UCSF Benioff Children’s Hospitals is poised to lead the UC System and the state in pediatric medicine, according to its two senior leaders, who held a virtual fireside chat to discuss the past, present and future of the two hospitals.
Matthew Cook, who joined UCSF Benioff Children’s Hospitals in January as president, hosted the June 1 chat with Mark R. Laret, UCSF Health’s president and chief executive officer, who has led UCSF’s clinical enterprise since 2000.
In a conversational style, Laret and Cook discussed priority issues and projects for the hospital enterprise, ranging from addressing health disparities to improving access to pediatric mental health services and modernizing the Oakland campus.
Growing Stronger Together
Central to their discussion was the way the 2014 affiliation has benefited both hospitals, providing critically needed investments and support for the Oakland hospital, while expanding UCSF’s programs for the most vulnerable children and families throughout the region.
“We are 1,000 percent committed to the health and well-being of children on both sides of the Bay,” Laret said. In Oakland, that includes the ongoing efforts to expand and enhance programs such as asthma and specialty cardiology care, as well as increased funding for research into sickle cell disease, to help reach more children in the East Bay with these critical services. But the benefits were mutual.
We are 1,000 percent committed to the health and well-being of children on both sides of the Bay.
“The affiliation with Children’s Hospital Oakland was one of the best things UCSF ever did,” Laret said. “BCH Oakland has given depth to our pediatric service offerings in a way that UCSF could not have done on its own.”
That depth has led the two hospitals to be ranked among the nation’s best children’s hospitals on all 10 specialties that are assessed by U.S. News & World Report for six consecutive years since the affiliation.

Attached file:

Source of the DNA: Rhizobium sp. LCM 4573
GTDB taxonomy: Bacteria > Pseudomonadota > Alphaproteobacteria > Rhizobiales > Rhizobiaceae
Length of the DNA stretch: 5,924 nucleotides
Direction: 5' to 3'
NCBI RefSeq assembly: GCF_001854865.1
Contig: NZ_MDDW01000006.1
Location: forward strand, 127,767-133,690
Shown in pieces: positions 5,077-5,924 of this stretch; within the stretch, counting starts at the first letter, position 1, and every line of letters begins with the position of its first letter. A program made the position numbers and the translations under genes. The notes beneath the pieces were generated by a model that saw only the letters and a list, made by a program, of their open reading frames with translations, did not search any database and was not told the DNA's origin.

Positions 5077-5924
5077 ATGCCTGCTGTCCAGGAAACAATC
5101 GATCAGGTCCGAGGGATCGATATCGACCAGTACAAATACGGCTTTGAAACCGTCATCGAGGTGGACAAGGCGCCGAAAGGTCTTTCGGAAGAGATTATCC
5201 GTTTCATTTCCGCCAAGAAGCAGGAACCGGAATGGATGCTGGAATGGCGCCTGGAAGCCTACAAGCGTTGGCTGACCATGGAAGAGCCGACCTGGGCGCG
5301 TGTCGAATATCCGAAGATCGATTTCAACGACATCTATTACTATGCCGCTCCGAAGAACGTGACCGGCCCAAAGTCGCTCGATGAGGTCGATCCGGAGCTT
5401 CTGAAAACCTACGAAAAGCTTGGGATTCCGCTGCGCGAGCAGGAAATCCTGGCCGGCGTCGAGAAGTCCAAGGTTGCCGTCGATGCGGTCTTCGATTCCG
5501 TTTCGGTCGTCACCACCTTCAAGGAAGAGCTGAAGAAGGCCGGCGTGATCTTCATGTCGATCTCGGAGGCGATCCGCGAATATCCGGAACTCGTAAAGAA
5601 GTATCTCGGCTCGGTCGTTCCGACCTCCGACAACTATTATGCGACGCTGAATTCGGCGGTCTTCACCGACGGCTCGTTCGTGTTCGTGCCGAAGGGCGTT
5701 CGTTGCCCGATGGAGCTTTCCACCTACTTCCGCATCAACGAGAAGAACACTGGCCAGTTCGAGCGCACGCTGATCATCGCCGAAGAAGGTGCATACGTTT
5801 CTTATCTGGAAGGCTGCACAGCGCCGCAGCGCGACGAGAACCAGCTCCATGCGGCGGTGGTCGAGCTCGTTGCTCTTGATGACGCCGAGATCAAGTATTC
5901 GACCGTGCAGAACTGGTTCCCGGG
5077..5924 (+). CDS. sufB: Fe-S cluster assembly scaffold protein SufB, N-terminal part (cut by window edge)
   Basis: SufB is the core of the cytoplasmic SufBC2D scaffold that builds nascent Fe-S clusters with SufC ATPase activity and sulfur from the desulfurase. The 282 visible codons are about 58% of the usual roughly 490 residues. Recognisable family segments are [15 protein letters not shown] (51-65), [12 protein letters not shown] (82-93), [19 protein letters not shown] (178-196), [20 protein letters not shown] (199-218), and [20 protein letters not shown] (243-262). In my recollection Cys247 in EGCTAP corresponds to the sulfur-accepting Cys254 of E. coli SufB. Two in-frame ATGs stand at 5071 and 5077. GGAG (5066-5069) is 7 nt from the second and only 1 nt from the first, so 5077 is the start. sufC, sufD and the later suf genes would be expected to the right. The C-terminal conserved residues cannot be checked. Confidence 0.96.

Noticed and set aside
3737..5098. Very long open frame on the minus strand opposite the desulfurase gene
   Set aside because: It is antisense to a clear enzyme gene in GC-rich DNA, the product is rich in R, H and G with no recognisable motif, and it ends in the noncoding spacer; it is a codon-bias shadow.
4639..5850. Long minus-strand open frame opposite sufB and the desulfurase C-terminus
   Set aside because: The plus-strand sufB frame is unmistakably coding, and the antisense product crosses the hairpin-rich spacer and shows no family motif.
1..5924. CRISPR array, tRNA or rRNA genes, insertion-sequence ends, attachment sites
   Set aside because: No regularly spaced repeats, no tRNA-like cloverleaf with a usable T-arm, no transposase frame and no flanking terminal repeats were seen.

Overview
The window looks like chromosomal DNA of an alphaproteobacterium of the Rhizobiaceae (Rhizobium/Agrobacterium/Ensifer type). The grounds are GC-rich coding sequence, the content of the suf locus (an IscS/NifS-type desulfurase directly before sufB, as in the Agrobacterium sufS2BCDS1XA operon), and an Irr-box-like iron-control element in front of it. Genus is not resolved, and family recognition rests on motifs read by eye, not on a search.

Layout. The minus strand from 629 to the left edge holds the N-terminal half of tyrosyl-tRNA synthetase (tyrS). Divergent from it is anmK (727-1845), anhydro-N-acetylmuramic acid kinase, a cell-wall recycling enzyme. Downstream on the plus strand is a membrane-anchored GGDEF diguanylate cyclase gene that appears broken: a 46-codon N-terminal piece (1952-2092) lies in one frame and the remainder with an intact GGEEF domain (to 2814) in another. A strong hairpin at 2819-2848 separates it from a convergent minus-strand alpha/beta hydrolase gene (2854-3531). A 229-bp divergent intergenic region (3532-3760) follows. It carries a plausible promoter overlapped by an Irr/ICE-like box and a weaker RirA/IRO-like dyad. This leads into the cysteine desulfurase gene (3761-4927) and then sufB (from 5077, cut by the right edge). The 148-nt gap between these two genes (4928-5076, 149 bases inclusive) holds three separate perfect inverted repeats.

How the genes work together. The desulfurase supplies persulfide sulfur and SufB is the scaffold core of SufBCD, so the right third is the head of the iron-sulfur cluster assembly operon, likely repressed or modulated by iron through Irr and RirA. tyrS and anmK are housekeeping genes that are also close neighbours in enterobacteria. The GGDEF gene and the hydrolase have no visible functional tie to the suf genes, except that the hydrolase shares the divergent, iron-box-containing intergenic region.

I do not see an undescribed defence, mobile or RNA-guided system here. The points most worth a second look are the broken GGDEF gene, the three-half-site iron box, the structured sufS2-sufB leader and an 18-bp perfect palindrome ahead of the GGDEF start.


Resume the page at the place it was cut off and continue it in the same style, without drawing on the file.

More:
In the past two and a half years, the hospitals also have mapped out a new vision for mental health services for children and teens throughout the Bay Area, leveraging $15 million in philanthropic support to expand current services in Oakland and develop a network of primary care providers throughout the region as the front line of mental health services. The hospitals also have plans to identify state funding to build mental health capacity for children in the immediate future, Laret said. In San Francisco, as well, the Nancy Friend Pritzker Psychiatric Building will provide new, integrated mental health facilities for children, teens, adults and families when it opens to patients in late 2021.
Building for the Future
Mental health hospital services also are slated to grow further in the planned $1 billion Phase 2 construction project at BCH Oakland – one of UCSF’s two most important capital projects in the coming decade, alongside the Parnassus Heights hospital project – as the Oakland hospital creates state-of-the-art facilities to match the medical expertise it offers. The project, which will include a fully renovated Pediatric Intensive Care Unit, will support further recruiting of world-class faculty to new and modern facilities, while enhancing the experience for both our patients and care providers.
Looking forward, Cook set a high bar for his vision of the hospitals as they grow.
"Benioff Children’s Hospitals has the potential to be one of the greatest pediatric health systems in this country if not the world,” he said, but he acknowledged that this is a journey. “We can say we’ve come so far, but we also have a long way to go.”
The road ahead includes the need to fully address health inequities, and to build on the organization’s role in supporting equal access to health care services for the Bay Area and beyond. They also addressed the need for cultural humility and the steps they are taking to actively recruit faculty and medical staff who better reflect the patients and communities they serve.
“Our goal is to create an environment where every patient equitably receives the highest quality of care and every employee feels valued,” Laret said, “so they can grow and prosper in a safe environment.”